FAIRMONT — The now empty facilities of Fairmont Regional Medical Center will soon be open with new occupants.
The West Virginia Health Care Authority has approved a Certificate of Need for WVU Medicine, which planned to operate a 10-bed acute care facility out of Fairmont Regional as a branch of Ruby Memorial Hospital, according to a press release from the organization. Formal approval was granted May 6.
The facility will come to be called Fairmont Medical Center, and will also “provide on-site imaging, including x-ray, ultrasound, and computed tomography, and laboratory services.” According to the application, the cost of this project is at an estimated $8,790,000.
“We are grateful for the West Virginia Health Care Authority’s approval of our plans, and we are excited to ensure that the residents of Marion County continue to have access to emergency department and inpatient services close to home,” said Albert L. Wright, Jr., president and CEO of the West Virginia University Health System. “We appreciate the excitement and anticipation the community has already shown for these projects, and we look forward to seeing them come to fruition.”
The Health Care Authority also approved a CON for WVU Medicine to build a 100-bed hospital on the Gateway Connector next to the organization’s existing outpatient center.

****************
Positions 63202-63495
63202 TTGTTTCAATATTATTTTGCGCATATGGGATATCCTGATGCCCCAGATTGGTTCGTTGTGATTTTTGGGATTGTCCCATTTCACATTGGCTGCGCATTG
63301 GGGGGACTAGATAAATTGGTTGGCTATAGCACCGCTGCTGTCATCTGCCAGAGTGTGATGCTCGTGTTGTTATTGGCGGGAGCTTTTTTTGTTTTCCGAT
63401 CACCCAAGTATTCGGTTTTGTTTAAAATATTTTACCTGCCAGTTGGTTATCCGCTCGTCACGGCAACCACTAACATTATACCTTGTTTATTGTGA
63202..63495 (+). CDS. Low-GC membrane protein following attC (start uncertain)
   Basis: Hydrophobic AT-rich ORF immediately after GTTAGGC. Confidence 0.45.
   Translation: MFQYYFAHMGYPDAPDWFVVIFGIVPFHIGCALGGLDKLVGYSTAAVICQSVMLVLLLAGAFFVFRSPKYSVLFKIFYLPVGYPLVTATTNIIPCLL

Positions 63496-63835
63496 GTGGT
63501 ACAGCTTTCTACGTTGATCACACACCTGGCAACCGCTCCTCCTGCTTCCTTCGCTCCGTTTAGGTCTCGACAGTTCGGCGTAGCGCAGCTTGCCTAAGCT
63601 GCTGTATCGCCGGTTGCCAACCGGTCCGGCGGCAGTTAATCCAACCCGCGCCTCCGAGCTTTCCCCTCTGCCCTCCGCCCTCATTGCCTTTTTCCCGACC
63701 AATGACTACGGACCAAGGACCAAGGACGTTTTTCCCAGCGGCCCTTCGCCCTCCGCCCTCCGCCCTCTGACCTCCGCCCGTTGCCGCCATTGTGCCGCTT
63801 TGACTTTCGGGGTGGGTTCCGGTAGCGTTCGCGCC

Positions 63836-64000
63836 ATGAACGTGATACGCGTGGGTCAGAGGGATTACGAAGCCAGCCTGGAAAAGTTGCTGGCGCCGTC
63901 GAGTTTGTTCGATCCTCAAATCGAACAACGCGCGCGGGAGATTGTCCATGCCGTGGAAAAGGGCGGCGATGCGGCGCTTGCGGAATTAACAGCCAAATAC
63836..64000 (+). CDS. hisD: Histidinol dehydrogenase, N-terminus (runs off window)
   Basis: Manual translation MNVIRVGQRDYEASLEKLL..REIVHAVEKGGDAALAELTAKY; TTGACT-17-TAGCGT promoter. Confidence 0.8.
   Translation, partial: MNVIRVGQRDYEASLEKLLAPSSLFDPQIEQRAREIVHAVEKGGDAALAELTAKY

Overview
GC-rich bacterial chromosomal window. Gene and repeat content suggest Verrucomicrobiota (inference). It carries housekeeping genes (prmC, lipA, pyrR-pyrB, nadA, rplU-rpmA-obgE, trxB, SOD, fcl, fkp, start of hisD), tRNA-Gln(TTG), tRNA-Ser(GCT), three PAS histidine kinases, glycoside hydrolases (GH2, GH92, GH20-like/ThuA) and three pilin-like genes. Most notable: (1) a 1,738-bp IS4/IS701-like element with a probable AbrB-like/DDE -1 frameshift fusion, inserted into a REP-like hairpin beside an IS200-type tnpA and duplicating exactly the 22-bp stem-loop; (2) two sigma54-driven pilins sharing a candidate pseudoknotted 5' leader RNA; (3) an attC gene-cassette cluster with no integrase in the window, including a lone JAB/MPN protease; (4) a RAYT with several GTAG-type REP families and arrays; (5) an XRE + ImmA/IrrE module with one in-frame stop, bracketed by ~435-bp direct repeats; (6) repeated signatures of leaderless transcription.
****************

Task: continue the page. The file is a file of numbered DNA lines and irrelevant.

Wright announced this project at a press conference March 13 alongside West Virginia Gov. Jim Justice and WVU President Gordon Gee. This hospital is planned to include an emergency department and 25 inpatient acute care beds, which will accompany several other hospital services available at other WVU Medicine locations. This project is set to be completed in mid-2022, according to the press release.
On March 30, also filed for a Certificate of Need to construct a 25-bed hospital on the Gateway Connector that would serve “as a campus and department of Ruby Memorial Hospital.” The project is estimated to cost $35,3 million.
Both moves by WVU Medicine come as a response to Fairmont Regional Medical Center’s closure that took place March 19, a day and a month after FRMC’s owners — Irvine, Calif.-based Alecto Healthcare Services Inc. — announced it would close the local hospital in 60 days and lay off 528 employees.
In the meantime, Morgantown-based Mon Health System on March 20 applied for a Certificate of Need to build a 10-bed hospital in Marion County “providing a fully functioning emergency room and corresponding services with all the normal diagnostic and support services of an acute care hospital. The hospital is estimated to cost $25 million.